On Friday, 29 September the BBC broadcast a short report on false memory and the Carol Felstead case. Carol’s father, Joseph, contributes to the report, as does Kevin Felstead, the Communications Director of the BFMS, and Dr Julia Shaw of the Department of Psychology at University College London.
By Dan Josefsson. Publisher: Portobello Books Limited. Date: 2015. Perhaps the most extraordinary case in Swedish legal history – the story of the man who confessed to mass murders he did not commit.
Many people find it difficult to believe that memories held by themselves or others can be changed or modified dramatically by third parties.
Beatrice, Nebraska was the location for what was probably the most extraordinary case of proven false memory in America’s history:
By: C.J. Brainerd and V.F.Reyna. Publisher: Oxford University Press USA. Date: 2005. A decade or so of intensive research on false memory has revealed much that is not well understood outside the circles of scientists who specialize in such research. However, this research has produced findings that have major implications…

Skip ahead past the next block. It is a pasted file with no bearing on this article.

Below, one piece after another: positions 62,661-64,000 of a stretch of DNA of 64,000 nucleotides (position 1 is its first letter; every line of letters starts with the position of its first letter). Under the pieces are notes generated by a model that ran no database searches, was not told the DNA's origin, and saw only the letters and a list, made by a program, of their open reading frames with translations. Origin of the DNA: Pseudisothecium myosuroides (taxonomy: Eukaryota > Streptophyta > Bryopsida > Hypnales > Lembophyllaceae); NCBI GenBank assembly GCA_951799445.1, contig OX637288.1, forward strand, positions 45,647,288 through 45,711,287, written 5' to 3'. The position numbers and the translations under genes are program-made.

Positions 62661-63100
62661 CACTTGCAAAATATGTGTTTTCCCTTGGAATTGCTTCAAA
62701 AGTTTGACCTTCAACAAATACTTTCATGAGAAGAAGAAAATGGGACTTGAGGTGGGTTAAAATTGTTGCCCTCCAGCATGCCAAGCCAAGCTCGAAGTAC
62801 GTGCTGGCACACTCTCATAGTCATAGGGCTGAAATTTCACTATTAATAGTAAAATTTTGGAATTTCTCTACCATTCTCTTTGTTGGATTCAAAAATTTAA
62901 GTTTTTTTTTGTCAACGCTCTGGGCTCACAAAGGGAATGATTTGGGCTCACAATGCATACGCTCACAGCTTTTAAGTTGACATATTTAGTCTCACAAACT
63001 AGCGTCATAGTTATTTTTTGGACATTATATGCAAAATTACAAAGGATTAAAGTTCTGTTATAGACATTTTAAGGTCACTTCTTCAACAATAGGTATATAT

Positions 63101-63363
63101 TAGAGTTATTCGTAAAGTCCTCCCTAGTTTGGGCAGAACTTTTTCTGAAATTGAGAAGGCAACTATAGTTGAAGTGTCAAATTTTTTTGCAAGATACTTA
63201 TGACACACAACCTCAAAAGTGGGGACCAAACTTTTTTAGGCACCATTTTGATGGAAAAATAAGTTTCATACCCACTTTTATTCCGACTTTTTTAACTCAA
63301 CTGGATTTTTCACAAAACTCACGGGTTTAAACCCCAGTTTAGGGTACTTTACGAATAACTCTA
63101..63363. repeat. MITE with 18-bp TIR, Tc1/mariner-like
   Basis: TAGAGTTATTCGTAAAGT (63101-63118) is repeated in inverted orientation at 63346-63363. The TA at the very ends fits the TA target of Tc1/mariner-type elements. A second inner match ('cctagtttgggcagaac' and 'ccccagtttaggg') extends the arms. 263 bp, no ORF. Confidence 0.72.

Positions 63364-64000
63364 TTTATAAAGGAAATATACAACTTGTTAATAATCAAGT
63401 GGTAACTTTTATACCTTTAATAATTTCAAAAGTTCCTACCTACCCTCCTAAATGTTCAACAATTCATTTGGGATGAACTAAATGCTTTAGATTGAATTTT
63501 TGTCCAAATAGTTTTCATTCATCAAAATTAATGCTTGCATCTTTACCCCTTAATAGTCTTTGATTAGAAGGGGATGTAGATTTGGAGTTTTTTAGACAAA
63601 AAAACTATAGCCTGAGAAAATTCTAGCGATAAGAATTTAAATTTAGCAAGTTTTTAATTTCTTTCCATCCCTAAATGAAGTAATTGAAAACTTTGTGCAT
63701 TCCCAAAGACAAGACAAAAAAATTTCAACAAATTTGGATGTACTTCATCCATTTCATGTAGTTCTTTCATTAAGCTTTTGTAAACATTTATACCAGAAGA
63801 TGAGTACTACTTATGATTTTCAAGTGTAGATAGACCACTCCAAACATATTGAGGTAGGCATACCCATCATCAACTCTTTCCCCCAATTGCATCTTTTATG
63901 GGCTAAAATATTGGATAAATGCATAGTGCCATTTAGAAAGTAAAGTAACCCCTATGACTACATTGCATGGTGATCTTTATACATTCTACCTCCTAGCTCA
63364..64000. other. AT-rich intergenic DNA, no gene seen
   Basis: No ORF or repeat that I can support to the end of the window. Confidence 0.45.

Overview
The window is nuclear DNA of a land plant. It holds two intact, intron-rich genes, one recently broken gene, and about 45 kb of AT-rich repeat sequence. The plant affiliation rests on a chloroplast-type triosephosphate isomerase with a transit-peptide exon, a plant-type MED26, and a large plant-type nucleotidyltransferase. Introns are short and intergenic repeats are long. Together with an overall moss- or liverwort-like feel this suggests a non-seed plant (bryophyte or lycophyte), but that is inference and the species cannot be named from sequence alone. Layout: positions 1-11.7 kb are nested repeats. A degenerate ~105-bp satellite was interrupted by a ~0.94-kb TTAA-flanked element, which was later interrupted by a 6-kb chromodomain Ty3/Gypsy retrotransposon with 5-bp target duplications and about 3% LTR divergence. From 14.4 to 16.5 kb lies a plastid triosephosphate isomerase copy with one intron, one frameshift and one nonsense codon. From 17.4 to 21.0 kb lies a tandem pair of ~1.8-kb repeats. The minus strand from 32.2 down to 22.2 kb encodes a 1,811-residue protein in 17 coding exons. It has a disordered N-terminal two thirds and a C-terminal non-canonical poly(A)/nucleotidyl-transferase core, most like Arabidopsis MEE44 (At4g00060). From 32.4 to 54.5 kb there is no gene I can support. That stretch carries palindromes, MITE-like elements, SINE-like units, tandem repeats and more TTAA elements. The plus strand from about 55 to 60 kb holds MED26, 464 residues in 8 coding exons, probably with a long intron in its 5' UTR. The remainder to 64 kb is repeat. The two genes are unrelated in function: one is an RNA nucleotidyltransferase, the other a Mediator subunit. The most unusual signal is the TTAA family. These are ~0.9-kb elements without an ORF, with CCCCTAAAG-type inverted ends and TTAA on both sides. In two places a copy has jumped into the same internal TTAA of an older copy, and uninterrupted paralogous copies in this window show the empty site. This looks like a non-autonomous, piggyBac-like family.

Wired magazine has recently published an article on how memory research can be applied to criminal cases to distinguish between reliable and non-reliable memories.
Falsely Accused Carers and Teachers (FACT) have published their latest newsletter, which includes several interesting articles on false memory.
An official report for Wiltshire Police drawn up by criminologist Dr Rachel Hoskins concluded that the ‘Heath Inquiry, like the Westminster VIP Inquiry, rests on an over-active imagination.’
Leading psychologist, Elizabeth Loftus, has been awarded the 2016 John Maddox Prize for pursuing sound science in the public interest, whilst facing hostility from those who opposed her research.
Overview Do you have a ‘memory’ of something that actually didn’t happen? Something impossible, that you couldn’t have experienced, yet feels like a real memory?! Ever wondered why?!